Impossible. When youíre a person with a physical disability like myself, that word becomes a major part of your vocabulary. Because many people with physical
disabilities need to use walkers, crutches, or wheelchairs to get around, many things do, indeed, seem impossible. For instance, when I used crutches, it made carrying things
difficult at best. But I learned that by putting things in a plastic shopping bag and attaching the handles to the handles on my crutches, I was able to walk and carry things at the same time without help. Now that I use a manual wheelchair, I use a similar strategy. I put the handles of the bags on the handles on the back of my wheelchair.
However, when someone is born with a physical disability as I was, there are even bigger things that seem impossible. Families worry that loved ones with lifelong physical disabilities will not be able to survive on their own. The family members (especially parents) become very overprotective. They worry that their loved one will hurt themselves every time they move. They worry that their loved one will not be able to cope with the everyday stresses of life. They donít consider that they are doing their loved one a disservice by acting this way. For years I struggled to convince my parents that I could survive on my own. I now have been living in my own apartment for just about 15 years, with the help of a home health aide who comes 3 days a week.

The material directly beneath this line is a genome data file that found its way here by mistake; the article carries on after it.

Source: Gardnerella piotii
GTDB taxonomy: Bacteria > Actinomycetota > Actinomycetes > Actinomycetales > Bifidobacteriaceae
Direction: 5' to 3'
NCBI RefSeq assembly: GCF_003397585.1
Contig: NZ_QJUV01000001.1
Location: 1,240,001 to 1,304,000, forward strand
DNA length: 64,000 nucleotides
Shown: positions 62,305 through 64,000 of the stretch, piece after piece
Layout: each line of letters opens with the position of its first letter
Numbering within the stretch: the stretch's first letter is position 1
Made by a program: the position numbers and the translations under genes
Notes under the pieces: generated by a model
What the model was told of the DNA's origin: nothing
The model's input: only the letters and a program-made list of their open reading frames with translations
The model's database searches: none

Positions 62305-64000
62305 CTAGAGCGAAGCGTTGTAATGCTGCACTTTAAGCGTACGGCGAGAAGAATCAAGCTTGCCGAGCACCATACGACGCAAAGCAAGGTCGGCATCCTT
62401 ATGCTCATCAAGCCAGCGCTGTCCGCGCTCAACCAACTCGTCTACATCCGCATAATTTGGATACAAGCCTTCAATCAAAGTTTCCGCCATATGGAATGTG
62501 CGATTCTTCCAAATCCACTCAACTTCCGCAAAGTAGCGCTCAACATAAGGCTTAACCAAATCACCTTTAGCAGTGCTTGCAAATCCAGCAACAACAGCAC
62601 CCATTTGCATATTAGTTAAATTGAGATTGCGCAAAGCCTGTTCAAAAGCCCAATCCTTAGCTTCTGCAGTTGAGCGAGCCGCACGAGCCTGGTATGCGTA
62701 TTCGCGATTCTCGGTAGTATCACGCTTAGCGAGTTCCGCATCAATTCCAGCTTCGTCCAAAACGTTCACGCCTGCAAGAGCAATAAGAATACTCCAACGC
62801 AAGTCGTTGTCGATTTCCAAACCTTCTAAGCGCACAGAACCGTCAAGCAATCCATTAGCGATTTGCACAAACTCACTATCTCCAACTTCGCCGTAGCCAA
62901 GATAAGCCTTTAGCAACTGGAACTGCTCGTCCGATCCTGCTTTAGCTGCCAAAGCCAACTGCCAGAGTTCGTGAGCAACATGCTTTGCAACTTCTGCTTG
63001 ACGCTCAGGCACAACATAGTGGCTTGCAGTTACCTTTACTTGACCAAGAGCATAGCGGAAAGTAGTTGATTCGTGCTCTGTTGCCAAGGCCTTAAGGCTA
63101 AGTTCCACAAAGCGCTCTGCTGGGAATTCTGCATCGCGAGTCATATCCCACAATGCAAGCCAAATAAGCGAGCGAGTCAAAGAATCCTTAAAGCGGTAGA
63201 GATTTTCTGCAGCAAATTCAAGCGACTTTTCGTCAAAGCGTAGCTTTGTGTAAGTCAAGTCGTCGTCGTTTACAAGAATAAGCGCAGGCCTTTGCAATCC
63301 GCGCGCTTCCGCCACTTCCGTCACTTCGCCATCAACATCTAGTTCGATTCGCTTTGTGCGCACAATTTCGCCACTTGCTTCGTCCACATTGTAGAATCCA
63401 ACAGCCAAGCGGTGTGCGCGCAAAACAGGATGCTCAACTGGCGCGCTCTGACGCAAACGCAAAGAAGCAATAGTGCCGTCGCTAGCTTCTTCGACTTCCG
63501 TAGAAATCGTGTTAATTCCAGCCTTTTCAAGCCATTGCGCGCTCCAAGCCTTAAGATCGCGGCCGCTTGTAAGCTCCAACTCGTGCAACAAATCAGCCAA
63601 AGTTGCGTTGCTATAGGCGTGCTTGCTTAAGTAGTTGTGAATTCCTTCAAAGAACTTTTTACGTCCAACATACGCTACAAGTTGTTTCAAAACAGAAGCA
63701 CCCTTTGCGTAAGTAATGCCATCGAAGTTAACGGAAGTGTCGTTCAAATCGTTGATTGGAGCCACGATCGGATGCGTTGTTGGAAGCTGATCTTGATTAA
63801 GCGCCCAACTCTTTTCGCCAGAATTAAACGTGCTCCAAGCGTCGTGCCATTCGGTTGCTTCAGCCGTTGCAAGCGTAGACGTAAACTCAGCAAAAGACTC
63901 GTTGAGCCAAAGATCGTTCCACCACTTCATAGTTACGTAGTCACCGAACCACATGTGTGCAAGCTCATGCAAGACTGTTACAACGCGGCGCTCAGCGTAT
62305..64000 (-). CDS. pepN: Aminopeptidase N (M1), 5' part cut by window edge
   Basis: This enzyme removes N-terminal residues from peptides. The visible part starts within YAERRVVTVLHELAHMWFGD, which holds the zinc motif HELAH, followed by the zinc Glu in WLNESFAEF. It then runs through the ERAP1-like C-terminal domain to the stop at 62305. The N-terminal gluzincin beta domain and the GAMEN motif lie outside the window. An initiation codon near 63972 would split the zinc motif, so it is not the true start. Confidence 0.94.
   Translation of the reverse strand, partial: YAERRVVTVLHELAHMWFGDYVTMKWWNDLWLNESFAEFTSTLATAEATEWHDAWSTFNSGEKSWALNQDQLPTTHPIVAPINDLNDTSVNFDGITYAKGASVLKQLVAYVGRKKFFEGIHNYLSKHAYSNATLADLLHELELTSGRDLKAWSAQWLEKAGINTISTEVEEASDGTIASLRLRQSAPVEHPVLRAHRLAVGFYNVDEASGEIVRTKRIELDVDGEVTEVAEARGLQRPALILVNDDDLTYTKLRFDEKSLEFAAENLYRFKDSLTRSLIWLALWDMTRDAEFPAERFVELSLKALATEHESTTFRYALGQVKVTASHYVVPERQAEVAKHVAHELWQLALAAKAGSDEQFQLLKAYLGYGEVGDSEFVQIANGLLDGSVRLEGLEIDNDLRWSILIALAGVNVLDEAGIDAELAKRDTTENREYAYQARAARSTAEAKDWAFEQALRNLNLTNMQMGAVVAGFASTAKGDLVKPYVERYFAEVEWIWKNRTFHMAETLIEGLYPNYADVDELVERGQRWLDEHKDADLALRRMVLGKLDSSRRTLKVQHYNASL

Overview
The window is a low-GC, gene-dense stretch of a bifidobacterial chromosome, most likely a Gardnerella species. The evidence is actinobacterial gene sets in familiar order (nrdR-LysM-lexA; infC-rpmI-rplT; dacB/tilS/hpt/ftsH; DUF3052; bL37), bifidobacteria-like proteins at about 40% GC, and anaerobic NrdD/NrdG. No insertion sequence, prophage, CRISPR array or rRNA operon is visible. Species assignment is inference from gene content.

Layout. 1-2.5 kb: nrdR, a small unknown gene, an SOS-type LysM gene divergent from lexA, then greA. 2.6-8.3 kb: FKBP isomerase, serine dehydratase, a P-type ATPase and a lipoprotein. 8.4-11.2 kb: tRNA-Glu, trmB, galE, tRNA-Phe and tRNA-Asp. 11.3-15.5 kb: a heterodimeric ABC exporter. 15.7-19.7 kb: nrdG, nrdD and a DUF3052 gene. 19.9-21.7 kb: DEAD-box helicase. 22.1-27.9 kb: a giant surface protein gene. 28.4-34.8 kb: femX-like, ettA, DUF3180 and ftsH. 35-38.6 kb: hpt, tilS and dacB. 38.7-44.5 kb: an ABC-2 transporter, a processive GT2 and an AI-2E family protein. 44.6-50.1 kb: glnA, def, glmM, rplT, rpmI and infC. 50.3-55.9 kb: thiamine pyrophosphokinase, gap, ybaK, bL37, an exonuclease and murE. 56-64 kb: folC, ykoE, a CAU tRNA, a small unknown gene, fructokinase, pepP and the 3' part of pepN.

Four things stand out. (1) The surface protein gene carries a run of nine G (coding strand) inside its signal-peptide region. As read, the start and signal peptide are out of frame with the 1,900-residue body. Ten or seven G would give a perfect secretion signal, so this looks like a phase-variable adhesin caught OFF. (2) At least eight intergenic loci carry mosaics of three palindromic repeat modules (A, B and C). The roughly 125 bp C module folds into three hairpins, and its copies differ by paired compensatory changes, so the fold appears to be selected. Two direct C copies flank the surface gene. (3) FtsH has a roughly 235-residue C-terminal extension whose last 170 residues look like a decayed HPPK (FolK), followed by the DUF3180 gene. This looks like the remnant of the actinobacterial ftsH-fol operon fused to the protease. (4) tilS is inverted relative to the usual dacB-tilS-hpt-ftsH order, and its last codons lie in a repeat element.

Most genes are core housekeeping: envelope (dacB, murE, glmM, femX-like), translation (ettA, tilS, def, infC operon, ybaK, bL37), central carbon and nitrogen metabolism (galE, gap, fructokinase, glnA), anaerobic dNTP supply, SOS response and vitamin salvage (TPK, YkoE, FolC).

Also, people with lifelong physical disabilities tend to look like children, because they do not grow normally. This can pose problems when dealing with strangers, because they talk to the person like a child. Another problem is that people with lifelong disabilities often do not do the same things as other adults, such as driving a car, going to college, or getting married and having families. In addition, adults with physical disabilities need help with things such as bathing/showering and getting dressed, which adults without disabilities can do on their own. Just the same, I am able to live a full life.